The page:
The Historical Roots of Corruption: State Building, Economic Inequality, and Mass Education

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Conclusion and discussion

Our main result is that of the importance of “long historical trajectory”, that what happened 140 years ago in a country’s system of education greatly impacts its contemporary level of corruption. We have linked the strong correlation between mean years of schooling in the 1870s and contemporary measures of corruption across 78 countries to a theoretical model with causal links. We present this as a unified model for curbing corruption in which the need to increase state capacity leads to equality enhancing policies (impartiality, gender equality, universalism) that leads to higher level of social trust. Initial levels of equality were a central factor for this process to start.. The effect of mass education on contemporary levels of corruption is stronger than are the effects of democratization and economic prosperity.

The historical records show that the need for state building and increased state capacity are key factors in the widespread provision of public education. State capacity depends upon citizens who are more educated and more loyal to the state. Before free universal education was established, the state was for most citizens an organization that was dangerous and should be distrusted and avoided. It took your money and sons to fight wars, it catered mainly to the interests of a small elite and it usually did not provide much protection or other forms of public goods to ordinary people.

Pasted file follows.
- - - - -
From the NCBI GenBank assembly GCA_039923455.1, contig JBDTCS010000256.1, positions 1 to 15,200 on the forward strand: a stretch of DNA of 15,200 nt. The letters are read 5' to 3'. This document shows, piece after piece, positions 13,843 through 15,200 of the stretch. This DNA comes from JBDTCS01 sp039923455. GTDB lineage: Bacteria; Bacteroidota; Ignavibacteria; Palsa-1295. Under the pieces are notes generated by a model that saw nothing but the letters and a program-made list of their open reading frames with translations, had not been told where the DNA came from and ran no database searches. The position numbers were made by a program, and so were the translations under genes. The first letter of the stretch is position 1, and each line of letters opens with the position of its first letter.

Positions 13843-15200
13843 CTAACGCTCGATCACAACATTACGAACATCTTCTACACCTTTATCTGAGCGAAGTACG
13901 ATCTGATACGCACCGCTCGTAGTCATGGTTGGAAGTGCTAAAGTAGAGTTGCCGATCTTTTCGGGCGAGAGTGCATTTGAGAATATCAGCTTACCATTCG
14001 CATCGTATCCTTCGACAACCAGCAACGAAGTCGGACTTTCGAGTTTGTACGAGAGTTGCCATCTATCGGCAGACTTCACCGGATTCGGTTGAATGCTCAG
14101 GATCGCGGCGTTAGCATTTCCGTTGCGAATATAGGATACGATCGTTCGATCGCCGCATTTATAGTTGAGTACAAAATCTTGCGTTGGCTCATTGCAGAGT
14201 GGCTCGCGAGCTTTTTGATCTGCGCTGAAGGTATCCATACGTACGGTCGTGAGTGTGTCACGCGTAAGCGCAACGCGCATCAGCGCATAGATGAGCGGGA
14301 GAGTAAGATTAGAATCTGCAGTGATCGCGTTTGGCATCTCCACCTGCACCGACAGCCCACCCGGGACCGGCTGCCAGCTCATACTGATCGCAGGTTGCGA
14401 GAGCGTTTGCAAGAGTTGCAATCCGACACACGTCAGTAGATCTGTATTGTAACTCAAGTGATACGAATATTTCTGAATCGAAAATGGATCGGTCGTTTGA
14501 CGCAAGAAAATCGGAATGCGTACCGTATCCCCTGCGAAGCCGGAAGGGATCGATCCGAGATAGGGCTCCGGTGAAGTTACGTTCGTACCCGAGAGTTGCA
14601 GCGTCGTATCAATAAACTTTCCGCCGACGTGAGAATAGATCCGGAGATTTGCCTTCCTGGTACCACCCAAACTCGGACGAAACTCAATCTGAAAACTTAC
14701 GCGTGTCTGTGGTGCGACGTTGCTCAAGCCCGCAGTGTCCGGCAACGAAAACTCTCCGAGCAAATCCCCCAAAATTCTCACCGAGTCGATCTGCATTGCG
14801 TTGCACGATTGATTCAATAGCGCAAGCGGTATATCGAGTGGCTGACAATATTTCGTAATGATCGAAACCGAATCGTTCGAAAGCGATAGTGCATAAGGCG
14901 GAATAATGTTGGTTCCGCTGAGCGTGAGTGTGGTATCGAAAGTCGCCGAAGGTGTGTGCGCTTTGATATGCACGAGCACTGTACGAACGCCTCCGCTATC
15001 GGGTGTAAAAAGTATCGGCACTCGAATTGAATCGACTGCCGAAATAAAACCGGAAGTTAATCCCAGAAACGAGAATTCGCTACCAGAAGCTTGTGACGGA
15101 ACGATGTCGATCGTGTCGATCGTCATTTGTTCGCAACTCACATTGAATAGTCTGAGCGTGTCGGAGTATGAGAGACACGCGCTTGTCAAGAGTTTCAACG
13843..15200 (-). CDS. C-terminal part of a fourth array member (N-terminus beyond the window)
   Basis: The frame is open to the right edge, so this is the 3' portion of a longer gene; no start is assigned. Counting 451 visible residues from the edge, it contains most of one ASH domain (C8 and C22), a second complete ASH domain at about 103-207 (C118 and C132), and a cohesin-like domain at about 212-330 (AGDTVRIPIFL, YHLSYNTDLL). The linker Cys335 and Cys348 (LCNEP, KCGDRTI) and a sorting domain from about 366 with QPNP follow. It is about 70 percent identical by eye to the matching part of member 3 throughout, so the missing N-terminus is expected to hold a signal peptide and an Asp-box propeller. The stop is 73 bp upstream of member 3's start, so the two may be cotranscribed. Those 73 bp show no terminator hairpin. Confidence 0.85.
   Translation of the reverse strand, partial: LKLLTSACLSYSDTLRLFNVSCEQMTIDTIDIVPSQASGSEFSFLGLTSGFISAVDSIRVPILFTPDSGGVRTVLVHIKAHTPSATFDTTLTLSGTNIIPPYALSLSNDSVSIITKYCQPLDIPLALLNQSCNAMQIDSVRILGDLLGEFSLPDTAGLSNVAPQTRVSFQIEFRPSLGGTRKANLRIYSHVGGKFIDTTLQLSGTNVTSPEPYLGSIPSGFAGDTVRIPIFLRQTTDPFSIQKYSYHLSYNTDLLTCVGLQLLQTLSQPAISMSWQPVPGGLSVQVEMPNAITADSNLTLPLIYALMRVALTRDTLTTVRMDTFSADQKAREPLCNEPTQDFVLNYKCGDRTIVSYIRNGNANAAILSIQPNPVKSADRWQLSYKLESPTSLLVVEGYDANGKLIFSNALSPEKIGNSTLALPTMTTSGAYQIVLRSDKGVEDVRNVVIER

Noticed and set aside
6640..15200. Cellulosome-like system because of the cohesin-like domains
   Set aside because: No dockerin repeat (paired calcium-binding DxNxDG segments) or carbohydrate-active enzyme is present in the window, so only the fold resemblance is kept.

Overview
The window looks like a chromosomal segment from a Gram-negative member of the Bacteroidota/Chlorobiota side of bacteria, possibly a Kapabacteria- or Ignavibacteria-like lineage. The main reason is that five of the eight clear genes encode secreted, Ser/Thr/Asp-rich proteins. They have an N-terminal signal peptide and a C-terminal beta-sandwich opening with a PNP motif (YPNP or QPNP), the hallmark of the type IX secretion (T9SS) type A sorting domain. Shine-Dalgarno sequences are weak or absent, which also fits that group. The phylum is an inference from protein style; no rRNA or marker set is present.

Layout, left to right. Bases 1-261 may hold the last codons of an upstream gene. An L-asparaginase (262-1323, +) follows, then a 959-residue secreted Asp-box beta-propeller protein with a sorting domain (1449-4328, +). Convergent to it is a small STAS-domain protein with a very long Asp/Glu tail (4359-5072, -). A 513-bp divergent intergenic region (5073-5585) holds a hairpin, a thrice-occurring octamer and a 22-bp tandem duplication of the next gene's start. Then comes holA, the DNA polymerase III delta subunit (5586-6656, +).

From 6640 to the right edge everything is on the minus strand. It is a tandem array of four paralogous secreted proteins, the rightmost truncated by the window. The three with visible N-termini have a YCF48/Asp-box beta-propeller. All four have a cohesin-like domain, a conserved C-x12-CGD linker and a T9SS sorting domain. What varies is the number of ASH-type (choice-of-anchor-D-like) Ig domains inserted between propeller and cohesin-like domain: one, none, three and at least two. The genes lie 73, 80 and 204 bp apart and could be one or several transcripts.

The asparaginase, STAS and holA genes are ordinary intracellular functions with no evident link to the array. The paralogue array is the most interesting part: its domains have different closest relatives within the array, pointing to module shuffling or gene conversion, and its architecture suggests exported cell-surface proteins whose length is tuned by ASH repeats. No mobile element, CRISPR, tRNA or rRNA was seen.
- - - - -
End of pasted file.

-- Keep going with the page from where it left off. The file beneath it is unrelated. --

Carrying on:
In most cases, free education is the first public policy that is provided in a mostly impartial and equal manner and that provided a tangible good to ordinary people (Ansell and Lindvall 2013). States that established free broad based education sent out an important signal that the state is not primarily an “private good” apparatus for oppression and extraction in the hands of an elite. It can produce a certain amount of fairness and “public goods.”

However, we also show that state capacity is necessary but not sufficient to lead to the provision of public goods for a large share of the citizenry. Many strong states, in the past and today, fare poorly in providing public goods. Strong states will provide collective goods when there is strong demand from citizens—and this will not happen when ordinary people have few resources. High levels of inequality mean that states are little more than means of extraction of taxes to support the ruling elite. If the state is not seen as responsive to the public, it will not attract the loyalty of its citizens. A strong state must attract the loyalty of citizens who have reasons to be loyal.